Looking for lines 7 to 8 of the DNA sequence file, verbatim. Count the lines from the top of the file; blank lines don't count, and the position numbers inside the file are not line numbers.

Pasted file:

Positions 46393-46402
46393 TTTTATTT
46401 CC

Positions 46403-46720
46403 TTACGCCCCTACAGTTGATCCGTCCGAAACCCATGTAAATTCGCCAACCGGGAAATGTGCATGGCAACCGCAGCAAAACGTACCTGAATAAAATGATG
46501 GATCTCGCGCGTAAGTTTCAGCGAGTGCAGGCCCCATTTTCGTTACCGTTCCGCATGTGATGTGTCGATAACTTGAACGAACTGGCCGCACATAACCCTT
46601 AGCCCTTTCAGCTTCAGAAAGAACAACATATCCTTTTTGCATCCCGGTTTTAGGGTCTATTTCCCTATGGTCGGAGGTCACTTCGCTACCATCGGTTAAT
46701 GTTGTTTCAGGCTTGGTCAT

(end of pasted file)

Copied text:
46601 AGCCCTTTCAGCTTCAGAAAGAACAACATATCCTTTTTGCATCCCGGTTTTAGGGTCTATTTCCCTATGGTCGGAGGTCACTTCGCTACCATCGGTTAAT
46701 GTTGTTTCAGGCTTGGTCAT